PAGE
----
A case study used during a job interview
How a case study might be used during a job interview
The hiring manager may use a case study during a job interview to see how comfortable the candidate is with talking about some initial steps to set up an investigation of a typical manufacturing problem. They are not looking for a perfect or correct solution as much as an organized approach (methodology) for what to do at the beginning of an open-ended problem statement.
Example of a case study
A quality/defect analysis for medical equipment problems found during final testing.
Here is a theoretical starting statement from a medical equipment production manager to a staff industrial engineer:
- “We are having problems in the final testing of some of our medical equipment during final assembly. Over 50% of the machines are failing during some part of the final quality testing. This requires considerable re-work of the equipment that fails the testing. I don’t know what is causing the problem and need to have all the quality issues investigated so we can resolve the problem(s).”
The case study is to describe some of the starting steps and activities (methodology) you might initiate at the beginning of this quality control/defect reduction analysis:
- The production manager doesn’t have much more to tell you, except maybe the models of machines having the problem and the name of a contact you could start off talking to.
- The purpose of a case study in a job interview is not to solve the problem, but to determine how the IE being interviewed would approach an open-ended problem that is typical of issues that industrial engineers work on in manufacturing companies, on a complex assembly product, like medical equipment.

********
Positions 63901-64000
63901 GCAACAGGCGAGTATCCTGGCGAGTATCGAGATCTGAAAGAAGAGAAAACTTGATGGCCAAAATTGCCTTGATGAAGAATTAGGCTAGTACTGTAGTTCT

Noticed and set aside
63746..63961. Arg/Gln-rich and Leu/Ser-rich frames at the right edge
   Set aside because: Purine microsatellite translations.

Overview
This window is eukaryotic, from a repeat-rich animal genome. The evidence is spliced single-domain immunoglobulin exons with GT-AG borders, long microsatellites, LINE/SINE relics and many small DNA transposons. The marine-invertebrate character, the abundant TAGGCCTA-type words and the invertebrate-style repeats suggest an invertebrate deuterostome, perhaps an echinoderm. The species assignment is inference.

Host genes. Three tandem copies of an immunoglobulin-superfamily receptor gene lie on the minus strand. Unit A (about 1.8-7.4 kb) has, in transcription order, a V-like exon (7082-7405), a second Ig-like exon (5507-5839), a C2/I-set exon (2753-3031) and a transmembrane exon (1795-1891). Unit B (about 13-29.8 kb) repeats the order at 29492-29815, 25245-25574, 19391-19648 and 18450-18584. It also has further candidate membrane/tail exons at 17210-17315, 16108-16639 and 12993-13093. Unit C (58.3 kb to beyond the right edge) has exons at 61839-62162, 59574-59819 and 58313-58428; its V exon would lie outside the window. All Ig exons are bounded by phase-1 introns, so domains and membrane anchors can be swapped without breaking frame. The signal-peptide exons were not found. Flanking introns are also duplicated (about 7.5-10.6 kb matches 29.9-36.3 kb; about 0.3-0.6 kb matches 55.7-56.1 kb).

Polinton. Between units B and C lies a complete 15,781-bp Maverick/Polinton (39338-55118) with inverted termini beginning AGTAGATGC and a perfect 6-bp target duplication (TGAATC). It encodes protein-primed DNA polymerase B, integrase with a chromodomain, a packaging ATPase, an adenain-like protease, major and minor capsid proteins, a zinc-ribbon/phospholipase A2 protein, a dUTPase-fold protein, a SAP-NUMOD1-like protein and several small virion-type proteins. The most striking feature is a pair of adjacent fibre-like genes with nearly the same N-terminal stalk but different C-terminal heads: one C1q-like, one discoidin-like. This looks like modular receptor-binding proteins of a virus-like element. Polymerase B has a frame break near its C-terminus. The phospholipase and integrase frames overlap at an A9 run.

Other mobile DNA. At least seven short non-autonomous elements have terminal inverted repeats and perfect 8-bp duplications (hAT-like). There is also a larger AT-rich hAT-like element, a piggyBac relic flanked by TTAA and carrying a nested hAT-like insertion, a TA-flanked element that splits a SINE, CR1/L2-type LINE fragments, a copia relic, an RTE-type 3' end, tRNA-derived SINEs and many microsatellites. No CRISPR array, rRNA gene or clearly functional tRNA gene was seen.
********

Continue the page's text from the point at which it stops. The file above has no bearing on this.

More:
- The UW Career & Internship Center has a useful document about responding to a case study during a job interview (written by Accenture Consulting). A case interview is focused around a hypothetical case study and how you would approach the problem/project if it is assigned to you.
Some possible items to mention in responding to this case study
- Get some help from the production manager to get you set up with one of his production leads or supervisors to give you a tour of the problem area and which models are having the trouble, and some recent history of the problem. Also a contact in quality control involved with the final testing of the machines.
- Go out into the shop and observe the problems live (on the specific medical equipment having the problems) and start talking to some people that do some of these final inspection tests.
- Talk to quality control and start getting some currently available data that helps quantify the problem (vs. just doing interviews and getting anecdotal information).
- Talk to quality engineering about the final test procedures that they wrote and developed.
- Examine the process “upstream” to see if there are some earlier quality checks that should be catching some of the problems prior to the final quality tests.
- Decide if any new data needs to be obtained (if the current data is not helpful).
- Check to see if the problem is recent, or has occurred in the past.
- Check to see if the same problem occurs on both 1st shift and 2nd shift (if not, this might generate additional areas to investigate).
- Talk to the parts stockers to see if there is a supplier quality problem that they already know about.
- Build a cause and effect (“fishbone”) diagram, and maybe a 5-whys chart, and other similar IE-analysis tools.
- Depending on how big the investigation looks, consider forming a small team to help with the investigation, including preparing a draft workplan that you run past the production manager to get his/her buy-in to a small team investigation – to make sure the scope is not too large and the production time frame is considered (they may need an immediate short term solution or work-around, before committing to a longer more comprehensive project).